Scoring your Credit - How's your FICO?

Since we live in an computer-driven world, it's not surprising that your ability to repay your mortgage boils down to just one number. Credit reporting agencies use your payment history in order to build a FICO score.

The three agencies use slightly different formulas to build a credit score. Fair Isaac and Cooriginally developed this score. . Experian uses this model and calls its score FICO. Equifax's model, based on FICO, is called BEACON, while TransUnion, which also uses a slightly modified FICO, calls its score EMPIRICA. While the formulas vary, all of the agencies use the following to determine your credit score:

  • Your Credit History - How many years have you had credit?
  • Payment History - Do you have any payments later than 30 days?
  • Credit Card Balances - How many accounts? How much do you owe?
  • Credit Inquiries - How many times have you had your credit checked for a loan?

Each of these is assigned a value and a weight. Each formula produces a single number which may vary a a little by agency. Credit scores can be as low as 300 and as high as 800. Higher is better. Most home buyers probably find their scores falling above 620.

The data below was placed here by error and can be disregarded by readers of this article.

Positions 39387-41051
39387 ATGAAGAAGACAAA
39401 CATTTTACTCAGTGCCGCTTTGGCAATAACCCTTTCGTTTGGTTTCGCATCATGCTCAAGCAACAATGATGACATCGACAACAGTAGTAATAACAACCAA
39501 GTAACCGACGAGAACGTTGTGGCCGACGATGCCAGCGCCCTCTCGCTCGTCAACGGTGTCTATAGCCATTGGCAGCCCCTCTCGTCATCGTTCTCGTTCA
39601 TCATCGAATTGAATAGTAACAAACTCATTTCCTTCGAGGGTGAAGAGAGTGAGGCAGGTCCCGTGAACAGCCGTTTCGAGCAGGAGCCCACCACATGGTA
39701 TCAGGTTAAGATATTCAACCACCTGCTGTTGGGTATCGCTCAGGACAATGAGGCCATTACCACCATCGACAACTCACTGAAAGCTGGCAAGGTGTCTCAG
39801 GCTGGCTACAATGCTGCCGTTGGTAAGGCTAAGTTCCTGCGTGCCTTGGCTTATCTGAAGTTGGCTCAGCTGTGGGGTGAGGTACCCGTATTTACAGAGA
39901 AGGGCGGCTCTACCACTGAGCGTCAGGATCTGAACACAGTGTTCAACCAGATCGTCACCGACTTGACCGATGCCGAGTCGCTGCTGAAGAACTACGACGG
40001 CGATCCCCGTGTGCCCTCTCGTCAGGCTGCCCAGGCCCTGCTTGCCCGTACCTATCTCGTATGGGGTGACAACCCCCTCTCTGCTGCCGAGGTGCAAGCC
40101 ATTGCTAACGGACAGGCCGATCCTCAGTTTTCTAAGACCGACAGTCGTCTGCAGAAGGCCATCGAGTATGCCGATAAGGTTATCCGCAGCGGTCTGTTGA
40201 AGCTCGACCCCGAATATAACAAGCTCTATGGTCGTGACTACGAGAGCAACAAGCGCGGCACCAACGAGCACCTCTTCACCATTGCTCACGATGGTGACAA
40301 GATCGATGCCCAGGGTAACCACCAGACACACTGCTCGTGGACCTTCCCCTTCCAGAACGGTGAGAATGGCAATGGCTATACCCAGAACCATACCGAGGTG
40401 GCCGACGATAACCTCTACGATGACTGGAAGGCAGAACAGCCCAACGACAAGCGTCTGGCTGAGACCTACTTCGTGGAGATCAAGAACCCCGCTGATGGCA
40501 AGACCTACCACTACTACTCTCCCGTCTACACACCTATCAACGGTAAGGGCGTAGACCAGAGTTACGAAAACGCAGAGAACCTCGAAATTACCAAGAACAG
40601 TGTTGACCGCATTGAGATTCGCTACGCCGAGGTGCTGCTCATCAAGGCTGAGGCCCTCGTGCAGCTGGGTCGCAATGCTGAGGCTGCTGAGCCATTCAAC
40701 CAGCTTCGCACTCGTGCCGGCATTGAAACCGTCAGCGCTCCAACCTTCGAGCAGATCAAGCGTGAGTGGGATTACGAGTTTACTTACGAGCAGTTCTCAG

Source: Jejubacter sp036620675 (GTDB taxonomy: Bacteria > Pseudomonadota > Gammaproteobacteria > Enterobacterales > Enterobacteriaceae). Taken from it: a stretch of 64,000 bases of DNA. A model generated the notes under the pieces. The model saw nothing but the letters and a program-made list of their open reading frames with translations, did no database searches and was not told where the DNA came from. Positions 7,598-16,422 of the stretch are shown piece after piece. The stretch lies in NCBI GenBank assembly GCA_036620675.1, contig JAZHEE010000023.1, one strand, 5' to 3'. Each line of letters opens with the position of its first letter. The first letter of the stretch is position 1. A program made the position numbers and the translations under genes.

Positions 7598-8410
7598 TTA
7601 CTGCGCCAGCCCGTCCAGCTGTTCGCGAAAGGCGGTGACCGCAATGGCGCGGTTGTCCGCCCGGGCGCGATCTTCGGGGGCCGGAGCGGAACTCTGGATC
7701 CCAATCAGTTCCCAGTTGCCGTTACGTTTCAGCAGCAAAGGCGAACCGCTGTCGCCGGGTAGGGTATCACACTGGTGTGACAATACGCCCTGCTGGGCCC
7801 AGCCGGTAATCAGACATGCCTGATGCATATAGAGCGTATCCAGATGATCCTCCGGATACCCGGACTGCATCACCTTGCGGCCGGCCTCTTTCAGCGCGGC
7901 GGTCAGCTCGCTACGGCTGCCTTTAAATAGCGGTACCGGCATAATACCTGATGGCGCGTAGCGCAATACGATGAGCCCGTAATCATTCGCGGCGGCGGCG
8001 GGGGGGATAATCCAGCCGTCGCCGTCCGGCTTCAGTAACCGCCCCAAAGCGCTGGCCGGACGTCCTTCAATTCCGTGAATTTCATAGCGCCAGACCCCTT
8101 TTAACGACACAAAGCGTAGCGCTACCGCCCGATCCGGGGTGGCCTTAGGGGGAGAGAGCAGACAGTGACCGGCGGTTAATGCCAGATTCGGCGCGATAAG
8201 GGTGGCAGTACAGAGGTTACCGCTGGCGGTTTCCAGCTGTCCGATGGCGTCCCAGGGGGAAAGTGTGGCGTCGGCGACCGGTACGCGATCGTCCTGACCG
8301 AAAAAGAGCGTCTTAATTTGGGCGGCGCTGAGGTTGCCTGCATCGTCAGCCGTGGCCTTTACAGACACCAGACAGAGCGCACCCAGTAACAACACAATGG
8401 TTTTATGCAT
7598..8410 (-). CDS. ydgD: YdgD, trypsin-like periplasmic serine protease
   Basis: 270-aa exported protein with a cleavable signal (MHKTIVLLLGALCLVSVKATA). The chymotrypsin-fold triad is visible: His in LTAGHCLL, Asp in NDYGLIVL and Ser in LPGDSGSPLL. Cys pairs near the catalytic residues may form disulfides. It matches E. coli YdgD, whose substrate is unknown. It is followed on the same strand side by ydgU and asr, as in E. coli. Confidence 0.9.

Your FICO score affects your monthly payment

Did you know? FICO scores affect more than your ability to get a loan. They also affect your interest rate. Higher scores indicate you are probably a better credit risk, and thus may qualify for a better mortgage rate.

Improving your score

Unfortunately, there isn't a lot you can do to immediately improve your credit score. Some companies promise quick fixes, but they can't do anything different than what you can do — for free. (Of course you must remove incorrect data on your credit report.)

Know your FICO

Before you can improve your score, you must know your score and be sure that the reports from each agency are correct. Fair Isaac has created a web site (www.myFICO.com) that lets you do just that. For a reasonable fee, you can quickly get your FICO score from all three agencies, along with your credit report. They also provide information and online tools that can help you improve your credit score.

You can get a free credit report every year from all three agencies when you visit AnnualCreditReport.com. You won't get a free credit score from AnnualCreditReport.com, but getting one is fast and inexpensive.

Armed with this information, you'll be a more informed consumer and you'll be better positioned to get the right mortgage for you.

Want to know more about your credit score? Call us: (405) 615-8543.

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